Honda Africa Twin - A big bike and probably designed on the Nairobi-Mombasa road, that suspension easily soaking up those potholes. Was over taken by one once going up a hill in a VW camper van, the pillions head was above the roof line formidable!

Walkabout 25 Sep 2007 13:48

Choices and more again
 
Just to add to the soup, you could also consider the Yamaha TDM. It's worth a look IMO. Great value as a second hand buy and seems to be tough enough to take what you want to throw at it.

After that, well there are loads of opinions in here about the whole range of bikes that you have already identified (a lot of it is in the technical bike forums as well as in this forum) and the factors that you have listed.
So, at the end of the day, you will go with whichever bike you are most comfortable with no matter what anyone else says!!

Steve Pickford 1 Oct 2007 16:13

Sounds like you need a fuel injected bike to cope with altitude changes and screw & locknut tappets for valve adjustment.

DR600 - getting on a bit now, kickstart only - no good if you've dropped it & hurt yourself. Get a DR650 with e-start if you insist on having one. Aqualine do large tanks as do several others.

Old XT's - old, getting a good one will get harder the longer you leave it.

Africa Twin - take a spare fuel pump, bit heavy for the power?

Chains need not be difficult if you fit quality kit & look after it.

Rebuilding an old bike - not necessarily cheaper, you may end up finding yourself needing to replace more parts than you first thought, always works out more expensive than expected. Then there's the labour cost if not doing it yourself. Best bet is a low mileage bike in good nick, check it over, fit new consumables (pads, chain, sprockets etc) & take spares.

Shaft drive adds weight but in the case of BMW's, some of that is offset by the low Cof G due to the engine layout. With 1150's, the torque available low down the rev range makes it easy to ride offroad at a moderate pace.

KLE500 lacks torque IMO, not good when fully loaded although I believe they're easy to service?

KLR650 is not a DR600/650, very different. Dull but apparently reliable if the Doohickey mod is done, popular in the US where big tank versions are still available.

Some single cylinder bikes may be harder to service than a twin, it's not a matter of counting the cylinders to calculate the servicing needs. The GS range all have screw & locknut tappets whilst KLR's use shims but in an ideal world, they'd need adjusting less frequently - it's case of balancing the servicing needs against your spannering abilities. Less skill, get a simple to service bike even if it needs servicing more freqently.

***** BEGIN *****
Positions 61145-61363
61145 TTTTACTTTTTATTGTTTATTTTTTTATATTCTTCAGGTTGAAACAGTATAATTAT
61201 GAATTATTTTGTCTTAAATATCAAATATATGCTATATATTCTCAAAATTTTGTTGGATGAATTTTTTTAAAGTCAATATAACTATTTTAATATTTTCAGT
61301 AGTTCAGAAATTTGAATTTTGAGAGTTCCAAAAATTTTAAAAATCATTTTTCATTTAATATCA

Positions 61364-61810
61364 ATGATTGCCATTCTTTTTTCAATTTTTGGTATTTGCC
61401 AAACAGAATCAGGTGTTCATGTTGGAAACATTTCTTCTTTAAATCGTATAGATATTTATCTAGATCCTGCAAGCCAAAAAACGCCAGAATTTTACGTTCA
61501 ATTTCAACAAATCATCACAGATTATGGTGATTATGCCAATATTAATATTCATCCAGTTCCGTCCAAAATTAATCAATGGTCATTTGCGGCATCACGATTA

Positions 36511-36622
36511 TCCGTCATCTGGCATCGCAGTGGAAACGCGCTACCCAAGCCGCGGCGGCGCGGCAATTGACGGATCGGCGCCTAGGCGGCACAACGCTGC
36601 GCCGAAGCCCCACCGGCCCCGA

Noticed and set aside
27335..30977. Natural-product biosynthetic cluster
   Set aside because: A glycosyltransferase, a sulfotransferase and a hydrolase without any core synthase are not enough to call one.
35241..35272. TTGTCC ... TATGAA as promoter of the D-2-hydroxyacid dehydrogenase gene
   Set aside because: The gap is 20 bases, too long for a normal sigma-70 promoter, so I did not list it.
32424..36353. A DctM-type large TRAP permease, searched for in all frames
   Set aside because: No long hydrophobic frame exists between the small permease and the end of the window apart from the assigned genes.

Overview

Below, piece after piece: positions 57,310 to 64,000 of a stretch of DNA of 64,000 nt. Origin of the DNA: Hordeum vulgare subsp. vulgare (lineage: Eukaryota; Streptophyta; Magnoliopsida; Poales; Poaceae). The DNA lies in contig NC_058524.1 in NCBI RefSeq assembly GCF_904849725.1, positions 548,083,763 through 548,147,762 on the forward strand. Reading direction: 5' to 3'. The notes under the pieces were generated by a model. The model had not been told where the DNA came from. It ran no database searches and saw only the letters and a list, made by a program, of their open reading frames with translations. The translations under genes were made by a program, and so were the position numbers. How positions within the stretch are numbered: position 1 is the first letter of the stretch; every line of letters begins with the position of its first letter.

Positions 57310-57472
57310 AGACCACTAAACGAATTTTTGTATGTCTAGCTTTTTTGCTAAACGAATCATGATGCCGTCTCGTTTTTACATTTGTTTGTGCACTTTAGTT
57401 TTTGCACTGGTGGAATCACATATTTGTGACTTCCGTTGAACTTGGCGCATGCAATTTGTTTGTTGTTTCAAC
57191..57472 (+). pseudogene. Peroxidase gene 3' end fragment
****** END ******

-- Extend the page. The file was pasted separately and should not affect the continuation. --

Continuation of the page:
Regardless of what you choose, when it comes to servicing, it's not just a case of following the Haynes manual & all will be well. You need to have certain amount of empathy with the bike, an understanding of how various components interact with each other i.e. the need for correct chain tension on a loaded bike and the possibility of wrecking a gearbox if you run the chain too tight.

Walkabout 1 Oct 2007 16:37

Another couple of cents
 
Quote:

Originally Posted by photographicsafaris (Post 151867)
Sat on a show room FMX 650, and thought it was a toy!


Quite agree, it is a toy; a supermoto that has not sold at all well for Honda - see how many you spot on the road.

Just re-reading your post and you don't say when you are going; might be worth waiting a bit to see what is coming along in the near future. There is at least a new Tenere, new BMW 800 and the Honda XL700V + others to arrive from Moto Guzzi.

Apart from that, how about the Suzi DL650? - no need to talk about it for now because there is loads of information within the other threads.

Further to the discussion of Beemers, the F650 also has a low CofG; with the fuel tank under the seat it is well balanced - worth considering? (It will be changed soon as a 2008 model).

mollydog 2 Oct 2007 09:04

But in Africa you'll need to be dilegent with ears and eyes wide open.

maxwell123455 2 Oct 2007 09:40

Even though i havent done any massive touring/off roading my brother and i are planning something near the same as your route but i know dout know this will change for us.

Anyway from all the information i have read through it always seems to have somethings along these lines.
  1. Go for a smaller lighter bike as even if you dont plan on doing off road you might have to at some point (around 600cc)